“I know my game isn't developed perfectly,” Swiatek said. “Also I think the biggest change for me is going to be to be consistent. I think this is what women's tennis is struggling with. That's why we have so many new Grand Slam winners because we are not, like, as consistent as Rafa, Roger, and Novak. That's why my goal is going to be to be consistent. It's going to be really hard to achieve that.”
What Nadal said after his victory:
Where Swiatek’s win signaled the rise of a new generation, Nadal’s signaled the return of an old one—the Big 3 generation, the greatest generation. Just two weeks after Dominic Thiem ended their long streak of major titles in New York, Nadal and Djokovic reestablished their positions at the top of the ATP in Paris.
It was nice, after all these months, to have that Big 3 vibe back, wasn’t it? Nadal and Djokovic have played 56 times, but for me their matchup never gets old, because they’re always making adjustments to each other, and then making adjustments to those adjustments. Beyond that, they also brought a sense of perspective and sportsmanship that can only be gained after fighting each other for big titles for a decade and a half. Djokovic called Nadal the king of clay, Nadal said he was pleased to share this era with Djokovic, and each rightly marveled at the other’s career and achievements.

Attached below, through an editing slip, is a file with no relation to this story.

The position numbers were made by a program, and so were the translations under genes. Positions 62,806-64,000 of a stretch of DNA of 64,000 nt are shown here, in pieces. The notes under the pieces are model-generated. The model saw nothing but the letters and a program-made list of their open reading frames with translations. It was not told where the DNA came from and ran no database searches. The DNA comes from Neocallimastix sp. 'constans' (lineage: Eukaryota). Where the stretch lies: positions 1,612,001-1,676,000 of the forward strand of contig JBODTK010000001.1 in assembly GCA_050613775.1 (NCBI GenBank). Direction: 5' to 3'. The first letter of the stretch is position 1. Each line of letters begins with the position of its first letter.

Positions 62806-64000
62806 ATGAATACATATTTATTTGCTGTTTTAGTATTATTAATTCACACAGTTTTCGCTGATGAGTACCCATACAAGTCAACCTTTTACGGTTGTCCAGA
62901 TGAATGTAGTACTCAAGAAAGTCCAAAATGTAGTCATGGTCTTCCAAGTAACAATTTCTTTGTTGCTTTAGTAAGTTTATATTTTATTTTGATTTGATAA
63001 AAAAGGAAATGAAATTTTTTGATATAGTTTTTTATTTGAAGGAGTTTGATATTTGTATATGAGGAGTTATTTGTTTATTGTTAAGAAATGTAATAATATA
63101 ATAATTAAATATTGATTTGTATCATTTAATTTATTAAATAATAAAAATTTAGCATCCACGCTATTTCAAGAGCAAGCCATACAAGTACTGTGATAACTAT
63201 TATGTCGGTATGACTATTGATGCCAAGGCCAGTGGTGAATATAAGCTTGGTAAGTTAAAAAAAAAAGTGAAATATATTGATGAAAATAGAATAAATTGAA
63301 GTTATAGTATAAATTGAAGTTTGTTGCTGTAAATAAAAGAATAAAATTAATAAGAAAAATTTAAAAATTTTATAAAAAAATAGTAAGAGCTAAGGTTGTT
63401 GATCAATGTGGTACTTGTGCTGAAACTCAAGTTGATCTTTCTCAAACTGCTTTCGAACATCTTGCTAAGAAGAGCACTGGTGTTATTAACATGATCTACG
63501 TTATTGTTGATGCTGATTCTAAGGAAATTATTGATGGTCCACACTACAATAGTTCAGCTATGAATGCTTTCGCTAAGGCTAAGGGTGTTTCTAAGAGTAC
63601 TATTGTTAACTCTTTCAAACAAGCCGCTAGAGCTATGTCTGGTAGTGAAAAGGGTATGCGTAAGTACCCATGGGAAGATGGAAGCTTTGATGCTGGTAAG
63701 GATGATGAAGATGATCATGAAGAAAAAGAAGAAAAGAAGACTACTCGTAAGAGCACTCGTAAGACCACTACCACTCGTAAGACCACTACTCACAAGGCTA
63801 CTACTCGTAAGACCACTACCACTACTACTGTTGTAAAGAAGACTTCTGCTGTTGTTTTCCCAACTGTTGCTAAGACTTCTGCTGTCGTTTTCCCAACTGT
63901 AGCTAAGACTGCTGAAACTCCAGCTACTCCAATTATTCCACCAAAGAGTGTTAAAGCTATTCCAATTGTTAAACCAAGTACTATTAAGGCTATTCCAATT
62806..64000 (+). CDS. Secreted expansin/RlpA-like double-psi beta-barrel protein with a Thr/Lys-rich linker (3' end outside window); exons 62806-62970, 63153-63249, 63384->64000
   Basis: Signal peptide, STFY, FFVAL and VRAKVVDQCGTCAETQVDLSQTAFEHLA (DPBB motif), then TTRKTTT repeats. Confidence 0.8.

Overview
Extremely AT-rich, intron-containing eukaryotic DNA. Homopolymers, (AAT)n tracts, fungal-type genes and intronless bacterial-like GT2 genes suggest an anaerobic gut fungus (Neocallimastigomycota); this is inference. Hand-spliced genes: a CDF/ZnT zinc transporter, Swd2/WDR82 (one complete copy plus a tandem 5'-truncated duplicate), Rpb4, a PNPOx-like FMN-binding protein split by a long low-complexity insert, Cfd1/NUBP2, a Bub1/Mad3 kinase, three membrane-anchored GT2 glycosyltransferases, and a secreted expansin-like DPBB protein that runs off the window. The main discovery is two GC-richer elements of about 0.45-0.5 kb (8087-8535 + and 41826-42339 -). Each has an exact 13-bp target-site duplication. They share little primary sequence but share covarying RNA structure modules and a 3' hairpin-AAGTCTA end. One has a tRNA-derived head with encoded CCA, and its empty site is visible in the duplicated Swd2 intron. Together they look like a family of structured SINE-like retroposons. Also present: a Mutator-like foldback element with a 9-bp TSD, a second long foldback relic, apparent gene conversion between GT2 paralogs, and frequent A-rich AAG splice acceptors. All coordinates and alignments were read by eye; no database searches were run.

Their missing Big 3 brother, Federer, got in on the action later, when he tweeted about his respect for Nadal, and his satisfaction in sharing the 20-Slam record with his friend and rival. One of the best things about Sunday was the way Federer and Nadal immediately put the clamps down on the GOAT debate, Rafa by de-emphasizing his 20th title, Roger by emphasizing their bond. The debate will happen eventually, of course, but each of them went out of his way to say that this wasn’t the day for it.